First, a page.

Policy

pattern

Safe families and communities and equitable justice outcomes

The number of family incidents with an Aboriginal affected family member or other party has begun to decline in recent years.

However, Aboriginal Victorians still face unequal outcomes within the justice system, and are over-represented in both the adult and youth justice systems.

Headline indicator 9: Reduce the incidence of Aboriginal family violence

Measure: The rate of reporting (Family Incident Reporting) of Aboriginal family violence to police.

Aboriginal Victorians remain over-represented in family incident reports (FIRs) as both affected family members and other parties. In the last five years, the total number of family incidents by other parties in Victoria increased from 63,127 in 2013 to 75,062 in 2017.

Despite making up less than 1% of the Victorian population, in 2017 Aboriginal people accounted for 4.7% (3,531 incidents) of other parties and 3.8% (2,852 incidents) of affected family members in FIRs.

Increases in the number of FIRs may not necessarily indicate an increased prevalence of family violence. There have been significant efforts in recent years by Victoria Police and the wider justice system to encourage the reporting of family violence.

Despite making up less than 1% of the Victorian population, in 2017 Aboriginal people accounted for 4.7% (3,531 incidents) of other parties and 3.8% (2,852 incidents) of affected family members in FIRs.

Headline indicator 10: Reduce the over-representation of Aboriginal people under justice supervision

Target: By 2031, close the gap in the rate of Aboriginal and non-Aboriginal people under youth justice supervision.

This target is not on track.

Aboriginal children and young people are 14 times more likely than non-Aboriginal young people to be under youth justice supervision.

The average daily number of Aboriginal children and young people aged 10-17 years under youth justice supervision (community based and detention) has decreased in recent years from 148 in 2011-12 to 132 in 2016-17.

Aboriginal children and young people are 14 times more likely than non Aboriginal young people to be under youth justice supervision.Measure: The rate of over-representation of Aboriginal young people (10-17 years) processed by police.

Between 2007 and 2017, the number of unique Aboriginal youth alleged offenders processed by police fell by 24.7%, from 664 to 500; the lowest number recorded in the last 10 years.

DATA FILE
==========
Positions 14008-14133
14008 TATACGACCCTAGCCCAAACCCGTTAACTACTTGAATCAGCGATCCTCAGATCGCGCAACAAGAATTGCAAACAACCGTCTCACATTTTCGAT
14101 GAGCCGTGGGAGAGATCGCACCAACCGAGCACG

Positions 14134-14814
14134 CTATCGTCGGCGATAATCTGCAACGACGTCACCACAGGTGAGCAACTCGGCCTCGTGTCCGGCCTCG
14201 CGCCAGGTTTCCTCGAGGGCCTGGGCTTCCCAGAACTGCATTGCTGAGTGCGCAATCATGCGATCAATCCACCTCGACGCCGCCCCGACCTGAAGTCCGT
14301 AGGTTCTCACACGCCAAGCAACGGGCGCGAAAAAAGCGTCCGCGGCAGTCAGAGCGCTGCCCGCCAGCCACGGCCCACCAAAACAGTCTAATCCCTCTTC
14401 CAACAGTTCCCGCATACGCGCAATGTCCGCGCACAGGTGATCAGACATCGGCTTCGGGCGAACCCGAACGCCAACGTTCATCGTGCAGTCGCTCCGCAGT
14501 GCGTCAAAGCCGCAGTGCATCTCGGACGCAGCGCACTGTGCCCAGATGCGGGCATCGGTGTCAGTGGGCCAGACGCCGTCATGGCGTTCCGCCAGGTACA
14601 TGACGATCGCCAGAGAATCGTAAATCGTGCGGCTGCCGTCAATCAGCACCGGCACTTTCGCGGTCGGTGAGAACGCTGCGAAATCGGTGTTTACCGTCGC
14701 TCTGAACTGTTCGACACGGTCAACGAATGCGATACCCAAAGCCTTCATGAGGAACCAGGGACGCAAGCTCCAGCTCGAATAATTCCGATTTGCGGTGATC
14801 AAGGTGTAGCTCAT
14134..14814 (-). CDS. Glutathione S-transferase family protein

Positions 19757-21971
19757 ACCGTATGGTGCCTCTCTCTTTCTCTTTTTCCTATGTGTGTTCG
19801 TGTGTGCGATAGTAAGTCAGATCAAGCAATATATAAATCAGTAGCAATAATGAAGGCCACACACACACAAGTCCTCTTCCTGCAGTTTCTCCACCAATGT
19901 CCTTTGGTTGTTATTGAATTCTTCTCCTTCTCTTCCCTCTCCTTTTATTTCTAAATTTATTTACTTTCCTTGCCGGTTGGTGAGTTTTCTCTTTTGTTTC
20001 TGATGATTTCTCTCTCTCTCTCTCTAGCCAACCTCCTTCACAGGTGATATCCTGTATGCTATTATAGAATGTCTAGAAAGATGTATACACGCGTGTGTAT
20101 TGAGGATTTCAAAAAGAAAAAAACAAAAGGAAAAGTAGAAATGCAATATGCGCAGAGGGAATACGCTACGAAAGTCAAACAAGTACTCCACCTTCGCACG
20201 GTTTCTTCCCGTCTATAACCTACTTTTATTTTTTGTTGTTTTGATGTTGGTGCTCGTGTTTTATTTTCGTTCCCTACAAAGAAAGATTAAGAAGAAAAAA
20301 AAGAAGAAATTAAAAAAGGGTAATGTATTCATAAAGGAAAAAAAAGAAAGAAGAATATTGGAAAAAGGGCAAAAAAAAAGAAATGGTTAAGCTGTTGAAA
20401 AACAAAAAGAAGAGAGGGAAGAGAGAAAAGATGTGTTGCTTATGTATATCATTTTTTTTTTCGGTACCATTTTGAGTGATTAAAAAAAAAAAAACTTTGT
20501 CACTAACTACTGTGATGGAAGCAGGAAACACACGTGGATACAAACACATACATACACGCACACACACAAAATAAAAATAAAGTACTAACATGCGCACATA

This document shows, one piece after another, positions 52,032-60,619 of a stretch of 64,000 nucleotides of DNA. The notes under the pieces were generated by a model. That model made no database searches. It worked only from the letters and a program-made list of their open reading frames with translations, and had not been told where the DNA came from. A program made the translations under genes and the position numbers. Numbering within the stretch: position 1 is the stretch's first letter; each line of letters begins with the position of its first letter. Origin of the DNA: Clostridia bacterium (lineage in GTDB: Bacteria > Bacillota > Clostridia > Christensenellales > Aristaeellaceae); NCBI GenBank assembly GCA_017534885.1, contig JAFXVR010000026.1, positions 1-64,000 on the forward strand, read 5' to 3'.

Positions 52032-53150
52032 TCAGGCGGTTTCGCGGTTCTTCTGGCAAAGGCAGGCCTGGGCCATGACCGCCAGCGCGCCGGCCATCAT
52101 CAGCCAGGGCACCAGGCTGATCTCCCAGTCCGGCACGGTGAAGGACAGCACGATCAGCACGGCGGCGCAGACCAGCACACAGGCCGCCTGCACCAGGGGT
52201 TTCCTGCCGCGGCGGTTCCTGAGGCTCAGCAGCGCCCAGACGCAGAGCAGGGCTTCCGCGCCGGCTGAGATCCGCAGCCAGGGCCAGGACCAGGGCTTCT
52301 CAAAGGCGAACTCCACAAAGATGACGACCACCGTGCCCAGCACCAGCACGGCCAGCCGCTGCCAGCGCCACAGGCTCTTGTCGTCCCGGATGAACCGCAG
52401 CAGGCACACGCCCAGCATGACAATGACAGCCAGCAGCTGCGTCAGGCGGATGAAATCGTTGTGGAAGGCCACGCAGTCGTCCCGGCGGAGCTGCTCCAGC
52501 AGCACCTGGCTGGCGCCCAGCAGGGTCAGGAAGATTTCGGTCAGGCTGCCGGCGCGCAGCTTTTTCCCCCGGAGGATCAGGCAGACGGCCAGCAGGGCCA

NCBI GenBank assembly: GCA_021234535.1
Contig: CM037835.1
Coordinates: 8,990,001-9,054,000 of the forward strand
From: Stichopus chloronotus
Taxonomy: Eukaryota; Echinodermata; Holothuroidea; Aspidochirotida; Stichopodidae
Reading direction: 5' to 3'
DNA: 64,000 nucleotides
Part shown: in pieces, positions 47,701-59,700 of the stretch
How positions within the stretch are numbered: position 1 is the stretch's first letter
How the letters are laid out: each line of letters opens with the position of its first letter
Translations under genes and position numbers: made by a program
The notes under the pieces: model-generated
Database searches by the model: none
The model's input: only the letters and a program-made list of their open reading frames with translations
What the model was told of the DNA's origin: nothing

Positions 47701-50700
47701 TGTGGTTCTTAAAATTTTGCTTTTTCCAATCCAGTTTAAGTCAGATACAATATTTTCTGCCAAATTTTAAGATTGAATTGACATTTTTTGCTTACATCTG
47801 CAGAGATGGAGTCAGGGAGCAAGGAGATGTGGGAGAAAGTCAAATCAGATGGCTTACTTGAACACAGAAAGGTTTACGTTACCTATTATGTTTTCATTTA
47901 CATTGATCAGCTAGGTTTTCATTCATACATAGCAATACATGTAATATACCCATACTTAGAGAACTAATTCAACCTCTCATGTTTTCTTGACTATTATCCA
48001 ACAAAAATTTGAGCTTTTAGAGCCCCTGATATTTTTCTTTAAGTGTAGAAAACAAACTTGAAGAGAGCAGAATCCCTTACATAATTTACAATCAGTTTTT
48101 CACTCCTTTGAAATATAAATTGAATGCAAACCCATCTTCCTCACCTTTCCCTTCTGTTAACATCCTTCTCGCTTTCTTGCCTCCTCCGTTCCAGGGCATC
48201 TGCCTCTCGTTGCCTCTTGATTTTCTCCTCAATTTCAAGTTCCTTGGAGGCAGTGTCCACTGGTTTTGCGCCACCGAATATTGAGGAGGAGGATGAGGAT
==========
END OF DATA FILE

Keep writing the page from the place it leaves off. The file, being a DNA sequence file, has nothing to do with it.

During the same period, the number of unique non-Aboriginal youth alleged offenders fell by more than half to 4,831—also the lowest number recorded in the last 10 years.

While the overall number of Aboriginal young people offending has fallen, the decline has been greater for non-Aboriginal young people.

In 2017, Aboriginal young people were over-represented in unique alleged offender statistics at a rate of 6.5 times that of non-Aboriginal young people.

Between 2007 and 2017, the number of unique Aboriginal youth alleged offenders processed by police fell by 24.7%, from 664 to 500; the lowest number recorded in the last 10 years.

Measure: The proportion of Aboriginal young people (aged 10-17 years) cautioned when processed by police.

Police cautioning is typically available to first time and non-serious offenders and is an important method of diversion.

In 2017, a caution or warning was issued for 28.2% of unique alleged offender incidents for Aboriginal young people aged 10-17 years, compared to 43.5% for unique non-Aboriginal alleged offender incidents.

The proportion of all young alleged offenders receiving a caution or warning has decreased from 61.3% in 2006 to 42.6% in 2017.

In 2017, a caution or warning was issued for 28.2% of unique alleged offender incidents for Aboriginal young people aged 10 17 years, compared to 43.5% for unique non Aboriginal alleged offender incidents.Target: By 2031, close the gap in the rate of Aboriginal and non-Aboriginal people under adult justice supervision.

This target is not on track.

Aboriginal adults are nearly 12 times more likely than non?Aboriginal adults to be under justice supervision.